Saturday, November 29, 2008

Historical Summary of Canadian Elections

In reading the comments to this post by Ezra Levant I came across yet another disingenuous talking point about the Conservatives not getting a clear majority in the recent election. Such stupidity falls under the category of "If you repeat B.S. enough times, Sheeple will accept it and no longer challenge it."

I pride myself on being a stickler for facts so such comments spur me on! Here's what I wrote to the fellow who made it:

Would you and your ilk please stop with your stupid, phoney talking point that the Conservatives only got "xx %" of the vote. This disingenuous comment has been false from the first time it was uttered and is even more so today. If you're so ignorant that you don't actually understand what I mean then please look back at the popular votes of every government where there have been at least 3 [significant] parties. It's how our system works and is basic math. So just cut it out as it's really boring us all.

When I wrote this I knew anecdotally that I was accurate but didn't know all the details. It being a miserable evening in Vancouver, I decided to do a little research. Here are some results that I think you'll find as fascinating as I did (click on the image to see it larger) :

Note: The # of Parties is based on those achieving at least 5% of the popular vote.

For those so inclined, you can download a copy of the Excel spreadsheet, complete with additional footnotes, by clicking here. The sources I used can be found here and here. If you find any errors, please let me know!

Here are some interesting facts:

  1. The lowest popular vote that resulted in a minority government was 35.89% by Joe Clark's Conservatives in 1979. Note: There were three major parties at the time.
  2. The largest popular vote that resulted in a minority government was 46.13% by Arthur Meighen's Conservatives in 1925. Note: There were three major parties at the time.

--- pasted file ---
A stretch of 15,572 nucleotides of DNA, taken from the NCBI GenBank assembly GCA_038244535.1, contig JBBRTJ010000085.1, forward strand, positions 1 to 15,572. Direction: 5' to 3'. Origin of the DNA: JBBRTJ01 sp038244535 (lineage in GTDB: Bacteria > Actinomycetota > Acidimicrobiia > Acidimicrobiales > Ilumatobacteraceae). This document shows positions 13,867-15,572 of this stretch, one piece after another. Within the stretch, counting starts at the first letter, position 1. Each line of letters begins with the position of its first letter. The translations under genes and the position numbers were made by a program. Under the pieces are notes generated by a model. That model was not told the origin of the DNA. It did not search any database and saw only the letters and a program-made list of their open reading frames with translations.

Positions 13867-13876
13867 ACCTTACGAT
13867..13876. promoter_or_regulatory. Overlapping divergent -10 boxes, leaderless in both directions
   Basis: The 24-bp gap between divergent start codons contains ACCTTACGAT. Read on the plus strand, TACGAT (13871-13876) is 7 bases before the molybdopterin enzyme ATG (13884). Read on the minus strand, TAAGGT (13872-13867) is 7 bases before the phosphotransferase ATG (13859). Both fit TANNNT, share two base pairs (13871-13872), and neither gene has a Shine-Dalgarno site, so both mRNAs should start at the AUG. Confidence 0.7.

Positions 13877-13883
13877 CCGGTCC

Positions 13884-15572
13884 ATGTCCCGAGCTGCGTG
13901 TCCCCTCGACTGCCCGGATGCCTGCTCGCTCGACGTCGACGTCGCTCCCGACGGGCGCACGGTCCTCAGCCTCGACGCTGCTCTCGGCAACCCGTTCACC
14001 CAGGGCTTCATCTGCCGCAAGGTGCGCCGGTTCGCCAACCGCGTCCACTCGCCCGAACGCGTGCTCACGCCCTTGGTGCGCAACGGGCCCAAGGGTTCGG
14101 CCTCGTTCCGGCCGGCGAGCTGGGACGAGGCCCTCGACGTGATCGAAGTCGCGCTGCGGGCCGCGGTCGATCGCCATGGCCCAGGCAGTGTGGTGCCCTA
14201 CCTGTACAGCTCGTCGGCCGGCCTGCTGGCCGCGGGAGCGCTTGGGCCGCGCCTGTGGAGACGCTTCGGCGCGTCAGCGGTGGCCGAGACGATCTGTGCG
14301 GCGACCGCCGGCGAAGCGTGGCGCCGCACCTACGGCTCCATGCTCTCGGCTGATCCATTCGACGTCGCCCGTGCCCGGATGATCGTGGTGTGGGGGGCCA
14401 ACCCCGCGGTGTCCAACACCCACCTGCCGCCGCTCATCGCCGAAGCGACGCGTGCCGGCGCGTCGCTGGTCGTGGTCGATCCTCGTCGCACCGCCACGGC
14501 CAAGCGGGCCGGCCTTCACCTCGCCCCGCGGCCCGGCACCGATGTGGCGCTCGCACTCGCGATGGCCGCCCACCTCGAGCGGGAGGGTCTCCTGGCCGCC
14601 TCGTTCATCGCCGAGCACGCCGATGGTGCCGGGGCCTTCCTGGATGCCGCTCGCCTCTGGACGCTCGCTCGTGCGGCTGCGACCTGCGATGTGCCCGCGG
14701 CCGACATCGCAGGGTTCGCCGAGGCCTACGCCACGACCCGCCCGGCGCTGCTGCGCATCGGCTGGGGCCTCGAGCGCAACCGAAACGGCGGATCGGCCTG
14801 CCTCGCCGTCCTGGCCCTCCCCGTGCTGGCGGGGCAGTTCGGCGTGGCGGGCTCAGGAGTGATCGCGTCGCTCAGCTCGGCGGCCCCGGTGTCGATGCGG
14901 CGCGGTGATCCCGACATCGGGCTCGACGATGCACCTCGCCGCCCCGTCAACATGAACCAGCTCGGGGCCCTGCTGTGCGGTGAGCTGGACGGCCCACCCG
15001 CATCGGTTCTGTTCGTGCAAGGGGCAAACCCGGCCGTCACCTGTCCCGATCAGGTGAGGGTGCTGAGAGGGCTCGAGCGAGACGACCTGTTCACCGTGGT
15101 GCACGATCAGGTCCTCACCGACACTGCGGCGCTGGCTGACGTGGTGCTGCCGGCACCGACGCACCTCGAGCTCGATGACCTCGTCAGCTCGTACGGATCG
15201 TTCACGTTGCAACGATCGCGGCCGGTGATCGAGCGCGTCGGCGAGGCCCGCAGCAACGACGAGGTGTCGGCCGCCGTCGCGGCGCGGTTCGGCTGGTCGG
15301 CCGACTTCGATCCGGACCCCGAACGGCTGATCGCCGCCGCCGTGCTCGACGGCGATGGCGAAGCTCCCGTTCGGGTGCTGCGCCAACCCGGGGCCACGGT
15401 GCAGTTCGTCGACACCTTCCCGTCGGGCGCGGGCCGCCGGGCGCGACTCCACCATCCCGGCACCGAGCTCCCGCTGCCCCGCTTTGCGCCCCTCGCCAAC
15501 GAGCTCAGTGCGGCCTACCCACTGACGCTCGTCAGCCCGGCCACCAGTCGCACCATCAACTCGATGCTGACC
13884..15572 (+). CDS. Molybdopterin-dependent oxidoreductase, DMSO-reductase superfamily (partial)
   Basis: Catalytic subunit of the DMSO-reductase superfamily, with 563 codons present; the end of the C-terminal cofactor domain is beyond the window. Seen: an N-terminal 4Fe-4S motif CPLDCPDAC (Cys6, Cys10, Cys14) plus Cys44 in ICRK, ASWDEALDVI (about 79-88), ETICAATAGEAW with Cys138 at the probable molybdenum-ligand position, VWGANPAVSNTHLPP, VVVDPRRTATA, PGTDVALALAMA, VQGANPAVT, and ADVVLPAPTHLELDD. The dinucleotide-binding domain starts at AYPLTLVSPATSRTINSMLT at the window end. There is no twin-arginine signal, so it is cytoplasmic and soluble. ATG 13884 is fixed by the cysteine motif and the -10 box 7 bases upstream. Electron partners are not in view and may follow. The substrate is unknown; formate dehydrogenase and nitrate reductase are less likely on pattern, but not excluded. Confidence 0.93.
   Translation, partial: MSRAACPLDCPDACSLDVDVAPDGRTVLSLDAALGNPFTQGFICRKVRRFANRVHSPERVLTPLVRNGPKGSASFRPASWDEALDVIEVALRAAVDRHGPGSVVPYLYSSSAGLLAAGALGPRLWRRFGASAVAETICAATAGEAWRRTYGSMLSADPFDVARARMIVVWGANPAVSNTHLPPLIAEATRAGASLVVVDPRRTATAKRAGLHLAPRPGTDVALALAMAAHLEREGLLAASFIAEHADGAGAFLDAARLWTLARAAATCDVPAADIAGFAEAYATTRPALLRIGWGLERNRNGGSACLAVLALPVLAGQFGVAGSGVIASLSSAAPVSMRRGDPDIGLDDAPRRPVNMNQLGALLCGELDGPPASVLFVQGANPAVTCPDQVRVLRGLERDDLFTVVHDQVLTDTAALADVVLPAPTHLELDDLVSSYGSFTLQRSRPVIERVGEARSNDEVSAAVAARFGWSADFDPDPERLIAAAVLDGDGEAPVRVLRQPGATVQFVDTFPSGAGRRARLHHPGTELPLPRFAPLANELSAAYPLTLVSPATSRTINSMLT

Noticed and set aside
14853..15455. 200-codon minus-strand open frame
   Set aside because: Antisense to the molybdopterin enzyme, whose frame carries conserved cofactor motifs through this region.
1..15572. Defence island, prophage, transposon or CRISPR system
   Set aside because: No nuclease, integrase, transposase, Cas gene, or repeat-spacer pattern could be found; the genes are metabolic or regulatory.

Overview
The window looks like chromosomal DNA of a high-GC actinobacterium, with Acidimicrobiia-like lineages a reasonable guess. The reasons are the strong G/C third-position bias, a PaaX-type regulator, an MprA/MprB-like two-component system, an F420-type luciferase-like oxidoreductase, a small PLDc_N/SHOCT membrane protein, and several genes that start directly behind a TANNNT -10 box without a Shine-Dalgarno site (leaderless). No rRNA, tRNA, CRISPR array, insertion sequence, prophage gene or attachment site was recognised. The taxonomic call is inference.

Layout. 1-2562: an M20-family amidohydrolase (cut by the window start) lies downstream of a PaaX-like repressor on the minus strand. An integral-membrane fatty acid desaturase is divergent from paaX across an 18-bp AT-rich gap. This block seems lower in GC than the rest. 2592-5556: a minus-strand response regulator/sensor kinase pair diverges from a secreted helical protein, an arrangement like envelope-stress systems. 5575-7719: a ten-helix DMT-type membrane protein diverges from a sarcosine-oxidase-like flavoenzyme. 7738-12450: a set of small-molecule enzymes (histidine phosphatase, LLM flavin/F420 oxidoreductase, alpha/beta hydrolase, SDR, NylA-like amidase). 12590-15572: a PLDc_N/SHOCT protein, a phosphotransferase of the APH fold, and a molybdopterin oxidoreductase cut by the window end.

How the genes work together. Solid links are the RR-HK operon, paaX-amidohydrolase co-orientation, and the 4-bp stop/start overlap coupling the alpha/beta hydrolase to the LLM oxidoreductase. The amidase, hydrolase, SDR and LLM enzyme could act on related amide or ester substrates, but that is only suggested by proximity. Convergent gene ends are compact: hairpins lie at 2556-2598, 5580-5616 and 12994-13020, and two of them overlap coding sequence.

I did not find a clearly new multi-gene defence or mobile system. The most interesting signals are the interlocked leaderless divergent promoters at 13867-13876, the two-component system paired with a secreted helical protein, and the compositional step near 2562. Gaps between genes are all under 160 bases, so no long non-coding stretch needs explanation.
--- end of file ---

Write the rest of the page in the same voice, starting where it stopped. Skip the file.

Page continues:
3. The lowest popular vote to win a majority government was 34.84% by John A. Macdonald and his Conservatives in 1867 (Canada's first parliament). Note: There were only two major parties at the time.
  4. In a 2-party race, the largest popular vote ever achieved was 56.93% by Robert Borden's Unionists in 1917.
  5. In a 3-party race, the largest popular vote ever acheived was 53.66% by John Diefenbaker's Conservatives in 1958.
  6. Even at the height of his popularity, Pierre Trudeau only won only 45.37% of the popular vote [in a 3-party race in 1968].
  7. Only 6 times in Canada's 40 federal elections has a party ever achieved more than 50% of the vote. Four of these times were when 2 major parties were running, the remaining two times were when 3 major parties were. The most recent of these was in 1984 when Brian Mulroney just squeaked over the half-way mark with 50.03%.
  8. Four times in Canada's history the winning party has had a lower popular vote than the 2nd place party [1896, 1926, 1957, & 1979].
  9. Those who believe that a government only has legitimacy if it gets the majority of the votes [ie. 50% + 1] thus must believe that only 6 of Canada's 40 governments had any legitimacy.
  10. Perhaps the only consistent statistic is that since 1988, the voter turnout has been on a steady decline downward. :-(


DavidL said...

Nice research job! Sadly, no Liberals will click on your link; they do not like clouding their rhetoric with verifiable facts.

Doubtful said...

Agreed, that is nice work. It will provide me hours of enjoyment when I encounter leftards in conversation this Christmas.

Unfortunately as you point out leftards are more interested in feelings rather than facts......they feel it is unfair to be governed by Conservatives, because after all 62% blah, blah, blah.

So try this... Yes you are so right, perhaps we should still be governed by Brian Mulroney!! or Yes, I agree, I can never understand why we allowed St Laurent, Pearson, Trudeau, Chretien and Martin to govern.